How to Deal With Excessive Barkingby Melodie Anne
Yelling at him sometimes only encourages the behavior.
You adore your furry buddy, although you despise his annoying chatter habit. Excessive barking not only gives you a headache, it can disrupt your neighbors. With a little observation and continuous training, you’ll figure out what makes your pooch yap and put the behavior to rest in no time.
As difficult as it may be, one of the best things you can do to nix that obnoxious barking habit is to ignore it. Cover your ears, walk into the other room or turn up the television. Do whatever you have to do to avoid paying attention to your dog. After all, if you yell at him, swat him or open up the door for him to go outside, you’ve just taught him that barking gets him attention -- his exact plan.
Get Rid of the Motivator
Watch your dog to determine what motivates all that barking and get him out of that situation. If he’s barking continuously when school lets out and kids are walking by, keep him in the back of the house until things quiet down outside. Or if he’s waking you up early by howling at the birds that come by in the morning, start closing your blinds before bed. If he doesn’t have that exciting thing to bark at, it should stop.
Keep Him Occupied
When your fuzzy chum is occupied, he won’t have time to sit and bark. As soon as you see his mouth open, grab a toy and toss it across the room. The extra play will burn off some of that pent-up energy, making him too tired to focus on yowling. You can feed him if you know certain things set off his barking. If you are aware that your four-legged buddy barks nonstop around noon when the mail comes, make that his lunch break. Put down his bowl of kibble at the back of the house before the mailman arrives. After awhile, he’ll start to run to his bowl in the middle of the day, not to the door to bark.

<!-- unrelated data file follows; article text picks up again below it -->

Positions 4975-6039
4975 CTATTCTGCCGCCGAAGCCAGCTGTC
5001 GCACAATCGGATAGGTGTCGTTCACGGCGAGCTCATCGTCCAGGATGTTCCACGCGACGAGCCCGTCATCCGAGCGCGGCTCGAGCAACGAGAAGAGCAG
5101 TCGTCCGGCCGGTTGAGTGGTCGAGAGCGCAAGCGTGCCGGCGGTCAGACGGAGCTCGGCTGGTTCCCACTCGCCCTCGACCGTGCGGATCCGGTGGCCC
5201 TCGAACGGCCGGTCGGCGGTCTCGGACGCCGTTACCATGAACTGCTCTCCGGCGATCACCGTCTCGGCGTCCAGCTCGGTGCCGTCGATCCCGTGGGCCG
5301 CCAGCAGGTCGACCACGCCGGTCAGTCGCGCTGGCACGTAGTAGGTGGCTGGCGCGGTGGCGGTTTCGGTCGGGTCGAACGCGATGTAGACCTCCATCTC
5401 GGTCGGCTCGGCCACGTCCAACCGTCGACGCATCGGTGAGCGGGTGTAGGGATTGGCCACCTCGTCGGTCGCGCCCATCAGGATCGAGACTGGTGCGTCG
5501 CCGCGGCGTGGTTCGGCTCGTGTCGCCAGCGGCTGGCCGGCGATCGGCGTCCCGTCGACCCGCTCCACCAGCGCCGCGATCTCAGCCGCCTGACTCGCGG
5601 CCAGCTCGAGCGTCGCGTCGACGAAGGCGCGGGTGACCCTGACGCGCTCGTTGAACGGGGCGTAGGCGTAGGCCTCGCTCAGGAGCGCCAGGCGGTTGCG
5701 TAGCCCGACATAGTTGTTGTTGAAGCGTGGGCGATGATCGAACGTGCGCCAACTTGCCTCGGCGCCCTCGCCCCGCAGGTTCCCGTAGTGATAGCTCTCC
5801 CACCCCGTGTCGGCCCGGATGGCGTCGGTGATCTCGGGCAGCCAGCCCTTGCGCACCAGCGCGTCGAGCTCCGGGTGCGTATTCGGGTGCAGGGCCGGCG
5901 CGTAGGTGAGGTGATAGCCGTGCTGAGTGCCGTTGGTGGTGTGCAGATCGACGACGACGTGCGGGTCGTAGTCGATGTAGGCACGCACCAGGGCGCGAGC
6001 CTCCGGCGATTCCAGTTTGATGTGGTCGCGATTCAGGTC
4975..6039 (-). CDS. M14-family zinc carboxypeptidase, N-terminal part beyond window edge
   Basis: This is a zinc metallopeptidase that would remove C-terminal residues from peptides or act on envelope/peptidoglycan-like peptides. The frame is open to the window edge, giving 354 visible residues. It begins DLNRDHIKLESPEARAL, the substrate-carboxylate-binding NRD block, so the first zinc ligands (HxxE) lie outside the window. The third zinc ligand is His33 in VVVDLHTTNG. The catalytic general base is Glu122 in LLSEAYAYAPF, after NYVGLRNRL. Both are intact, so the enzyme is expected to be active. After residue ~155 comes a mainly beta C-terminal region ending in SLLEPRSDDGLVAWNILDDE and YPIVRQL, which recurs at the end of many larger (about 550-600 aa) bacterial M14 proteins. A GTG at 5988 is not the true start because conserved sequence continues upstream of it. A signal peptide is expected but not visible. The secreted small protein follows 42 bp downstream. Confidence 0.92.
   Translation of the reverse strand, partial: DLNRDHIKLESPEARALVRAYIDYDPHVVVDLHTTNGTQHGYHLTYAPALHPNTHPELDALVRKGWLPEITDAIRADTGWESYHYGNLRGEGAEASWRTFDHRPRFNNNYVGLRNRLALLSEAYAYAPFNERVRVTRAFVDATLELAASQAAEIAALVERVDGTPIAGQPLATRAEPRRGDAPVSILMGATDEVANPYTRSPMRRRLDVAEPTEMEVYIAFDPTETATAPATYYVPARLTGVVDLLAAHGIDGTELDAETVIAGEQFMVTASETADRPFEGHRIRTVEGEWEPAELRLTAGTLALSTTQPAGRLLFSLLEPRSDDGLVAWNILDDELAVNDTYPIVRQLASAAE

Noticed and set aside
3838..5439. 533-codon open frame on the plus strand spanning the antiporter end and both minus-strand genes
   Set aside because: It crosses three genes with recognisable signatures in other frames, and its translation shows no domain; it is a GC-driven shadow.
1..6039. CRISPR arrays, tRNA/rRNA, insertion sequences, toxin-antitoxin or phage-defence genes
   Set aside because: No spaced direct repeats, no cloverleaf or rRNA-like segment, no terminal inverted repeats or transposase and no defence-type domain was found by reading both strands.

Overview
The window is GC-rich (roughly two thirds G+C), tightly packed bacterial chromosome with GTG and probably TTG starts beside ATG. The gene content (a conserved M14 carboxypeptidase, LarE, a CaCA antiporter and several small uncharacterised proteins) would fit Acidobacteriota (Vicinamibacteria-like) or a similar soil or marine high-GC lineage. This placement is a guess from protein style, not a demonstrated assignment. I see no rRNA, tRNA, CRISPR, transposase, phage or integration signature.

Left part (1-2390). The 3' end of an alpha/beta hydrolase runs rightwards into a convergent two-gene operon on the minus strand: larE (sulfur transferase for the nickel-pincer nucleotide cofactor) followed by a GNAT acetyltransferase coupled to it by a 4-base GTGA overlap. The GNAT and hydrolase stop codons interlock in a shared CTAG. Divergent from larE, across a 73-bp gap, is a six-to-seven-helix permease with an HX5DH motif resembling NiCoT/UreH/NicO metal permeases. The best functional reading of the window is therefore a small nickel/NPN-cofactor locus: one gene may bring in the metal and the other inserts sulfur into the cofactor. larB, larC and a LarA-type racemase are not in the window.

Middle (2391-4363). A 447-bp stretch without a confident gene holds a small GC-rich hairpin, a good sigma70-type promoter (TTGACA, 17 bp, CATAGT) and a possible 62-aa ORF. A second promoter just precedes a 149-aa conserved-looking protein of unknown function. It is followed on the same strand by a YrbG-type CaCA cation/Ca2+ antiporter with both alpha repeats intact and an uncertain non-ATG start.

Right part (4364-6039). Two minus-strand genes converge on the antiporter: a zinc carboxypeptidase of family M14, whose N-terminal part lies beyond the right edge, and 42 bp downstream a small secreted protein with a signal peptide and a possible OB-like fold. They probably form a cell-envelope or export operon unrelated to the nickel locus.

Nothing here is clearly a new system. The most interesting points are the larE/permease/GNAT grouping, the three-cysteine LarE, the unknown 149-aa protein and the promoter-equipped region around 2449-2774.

Use His Bed
Your canine’s bed isn’t just a place to snooze, it’s also a helpful training tool. Practice sending your fur ball to his bed with the help of a friend. Have the designated person ring the doorbell or knock. When your playful pal starts yapping, show him a treat, toss it on his bed and tell him to “lay” or “go to bed.” Open the door slowly and if your dog gets up and starts barking, close it and start over. He wants to see who’s there and he has to learn that he won’t get to say “hi” until he’s quiet. It’ll take persistence and several training sessions, but after awhile, he’ll figure out that when a stranger is near, if he lays down and stays quiet, he’ll get a snack and ultimately, attention.
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